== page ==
I grew up in the Midwest in the late 70s and early 80s. I played in the mud and I climbed trees and I pretended I was the Hulk, Spiderman, and a soldier, sometimes even in the same day. I had a collection of toy guns that was impressive by the standards of the Husky jeans-wearing conglomerate. Pistols, rifles, machine guns; I had a collection that would’ve armed the local National Guard.
The woods behind my house was where many battles took place. We’d hide in the trees, build shelters out of tree limbs and cover them in pine needles, and wait for our enemy to walk by. That’s when we’d take them down with various plastic and metal toy firearms. Sometimes you were the U.S. marines, and sometimes you were the enemy. Back in the early 80s the enemy was usually the Russians, as we had entered the second Cold War with them. Though, we also grew up watching plenty of WWII epics starring John Wayne, so the Germans were also enemies in these fake backyard battles.
Once the battle was done, the enemy was defeated, and the Pines Addition Accord was signed, we usually convened in someone’s kitchen for an ice cold Capri-Sun and a Fruit Roll-Up. We’d lay down our arms and watch a healthy dose of The Adventures of Rocky and Bullwinkle and The Amazing Spiderman. We’d part friends and then reconvene the next day for the great treehouse battle or do some scouting missions around the neighborhood on our BMX bikes(military grade, natch.)
I grew up with guns. There were firearms in my house. My dad had a .22 rifle, a .22 pistol, and a small .25 caliber pistol he bought for my mom for protection(I’m not sure she ever carried it with her, but whatever.) There was never some sort of infatuation with guns. There was never any fetishizing of these blunt tools. Guns were no different in our house, than say a hammer or a saw. They were instruments for one thing, and that was to kill. None of my friends had parents that lauded their shotguns or revolvers. Those weapons were just that, weapons. Most had them in their house for the same reason my dad did, as protection(or, in my dad’s case to occasionally shoot a crow or two.) Some were hunters. Guns were used for sport. You hunted deer or rabbit or duck. I was never interested in that aspect of firearms, but I understood it(in fact, I lost interest in firearms around the time I grew out of those Husky jeans.) I respected those that cared for their weapons like they were antiques. The care that went into building a double-barreled Remington. Oiling the cherry wood stock and cleaning the barrel with oil. These were still seen as a weapon, but respected for what they could do if not used properly. These weren’t toys, like the ones I used in the pines warfare.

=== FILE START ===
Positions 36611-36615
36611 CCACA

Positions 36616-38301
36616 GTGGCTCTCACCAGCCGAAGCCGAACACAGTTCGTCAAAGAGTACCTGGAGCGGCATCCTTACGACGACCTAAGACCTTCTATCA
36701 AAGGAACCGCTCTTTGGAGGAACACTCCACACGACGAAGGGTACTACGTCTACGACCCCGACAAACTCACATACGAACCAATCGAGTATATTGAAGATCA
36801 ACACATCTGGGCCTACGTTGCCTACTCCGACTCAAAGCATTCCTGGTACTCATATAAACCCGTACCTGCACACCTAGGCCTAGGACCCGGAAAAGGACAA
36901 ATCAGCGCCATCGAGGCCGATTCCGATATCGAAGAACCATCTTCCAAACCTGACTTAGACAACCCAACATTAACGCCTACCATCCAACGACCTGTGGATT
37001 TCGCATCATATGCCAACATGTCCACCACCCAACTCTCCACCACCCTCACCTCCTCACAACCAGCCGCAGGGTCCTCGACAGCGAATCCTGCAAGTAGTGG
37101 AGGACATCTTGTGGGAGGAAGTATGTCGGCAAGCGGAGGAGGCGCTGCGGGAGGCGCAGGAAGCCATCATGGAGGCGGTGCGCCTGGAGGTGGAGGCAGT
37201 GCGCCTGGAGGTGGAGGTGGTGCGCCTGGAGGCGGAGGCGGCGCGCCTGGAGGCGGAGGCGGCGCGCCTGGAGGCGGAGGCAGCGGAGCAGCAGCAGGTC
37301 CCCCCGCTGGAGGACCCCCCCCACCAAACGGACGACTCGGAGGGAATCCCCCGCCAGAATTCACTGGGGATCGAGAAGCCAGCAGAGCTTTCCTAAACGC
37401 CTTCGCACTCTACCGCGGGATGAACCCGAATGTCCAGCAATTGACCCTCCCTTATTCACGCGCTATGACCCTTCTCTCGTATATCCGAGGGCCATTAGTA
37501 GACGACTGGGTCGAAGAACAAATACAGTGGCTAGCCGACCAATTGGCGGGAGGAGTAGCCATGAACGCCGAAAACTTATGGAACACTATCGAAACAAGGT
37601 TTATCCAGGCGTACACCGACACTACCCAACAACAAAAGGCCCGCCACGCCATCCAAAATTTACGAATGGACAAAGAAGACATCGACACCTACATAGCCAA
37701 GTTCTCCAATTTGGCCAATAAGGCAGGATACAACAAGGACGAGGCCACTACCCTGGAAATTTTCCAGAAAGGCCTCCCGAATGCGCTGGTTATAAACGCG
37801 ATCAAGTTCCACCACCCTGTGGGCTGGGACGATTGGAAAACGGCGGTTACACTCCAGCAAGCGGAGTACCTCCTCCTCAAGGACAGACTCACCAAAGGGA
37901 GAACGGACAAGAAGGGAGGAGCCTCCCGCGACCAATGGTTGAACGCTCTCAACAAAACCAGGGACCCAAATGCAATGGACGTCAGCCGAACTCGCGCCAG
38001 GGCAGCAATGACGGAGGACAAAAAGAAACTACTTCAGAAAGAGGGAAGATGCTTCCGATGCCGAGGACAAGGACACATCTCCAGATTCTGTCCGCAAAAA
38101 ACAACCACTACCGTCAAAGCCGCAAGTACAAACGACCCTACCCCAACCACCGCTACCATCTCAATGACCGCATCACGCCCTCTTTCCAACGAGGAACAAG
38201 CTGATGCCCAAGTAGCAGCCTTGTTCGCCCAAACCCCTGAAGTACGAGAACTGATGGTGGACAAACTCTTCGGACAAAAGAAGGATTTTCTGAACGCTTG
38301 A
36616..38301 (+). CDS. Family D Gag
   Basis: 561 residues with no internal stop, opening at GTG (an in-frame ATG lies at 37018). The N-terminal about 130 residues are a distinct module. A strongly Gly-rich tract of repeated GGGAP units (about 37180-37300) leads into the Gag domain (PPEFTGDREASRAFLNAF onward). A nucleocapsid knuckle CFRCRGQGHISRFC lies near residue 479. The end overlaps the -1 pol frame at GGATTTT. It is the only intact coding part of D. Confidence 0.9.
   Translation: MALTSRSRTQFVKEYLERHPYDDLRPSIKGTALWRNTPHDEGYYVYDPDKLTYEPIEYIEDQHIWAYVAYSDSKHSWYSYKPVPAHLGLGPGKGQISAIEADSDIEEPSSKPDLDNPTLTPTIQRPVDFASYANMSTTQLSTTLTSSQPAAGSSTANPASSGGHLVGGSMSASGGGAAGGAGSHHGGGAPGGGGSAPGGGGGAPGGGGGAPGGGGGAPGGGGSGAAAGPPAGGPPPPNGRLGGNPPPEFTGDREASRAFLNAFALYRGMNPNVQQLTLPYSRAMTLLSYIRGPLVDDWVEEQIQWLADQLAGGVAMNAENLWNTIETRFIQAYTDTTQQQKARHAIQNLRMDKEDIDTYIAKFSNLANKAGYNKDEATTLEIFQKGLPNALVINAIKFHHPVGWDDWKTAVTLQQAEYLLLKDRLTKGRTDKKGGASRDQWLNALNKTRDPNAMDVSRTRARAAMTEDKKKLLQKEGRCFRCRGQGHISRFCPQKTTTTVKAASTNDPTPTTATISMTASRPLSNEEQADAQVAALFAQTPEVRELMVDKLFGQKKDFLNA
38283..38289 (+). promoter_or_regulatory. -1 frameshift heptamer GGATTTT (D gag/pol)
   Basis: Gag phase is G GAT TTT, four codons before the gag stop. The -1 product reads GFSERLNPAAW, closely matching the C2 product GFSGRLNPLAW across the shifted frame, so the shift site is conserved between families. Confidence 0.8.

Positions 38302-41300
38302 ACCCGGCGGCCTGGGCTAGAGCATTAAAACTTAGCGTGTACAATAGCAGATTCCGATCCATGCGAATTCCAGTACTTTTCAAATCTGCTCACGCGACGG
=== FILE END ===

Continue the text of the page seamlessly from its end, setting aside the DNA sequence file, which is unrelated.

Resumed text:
Unarming an entire nation doesn’t seem like a good option to me in regards to stopping mad men(women, children) from gunning down the innocent; whether they be in a classroom, an outdoor concert, a mall, or a church. But I think taking things like military-grade weapons off the market is a pretty good start. I’ve never heard a politician from either side of the aisle say “We need to ban all guns.” I’ve heard taking things like AR-15s, bump stocks, hollow point bullets, armor-piercing bullets, and other military-grade weapons out of the circulation of everyday weaponry. I think that’s a good idea. Sure, someone wanting to kill will find a way regardless, but I’m pretty certain far fewer students, concertgoers, shoppers, and parishioners would’ve died had their not been AR-15s, bump stocks, and hollow point bullets being used, legally, in these situations.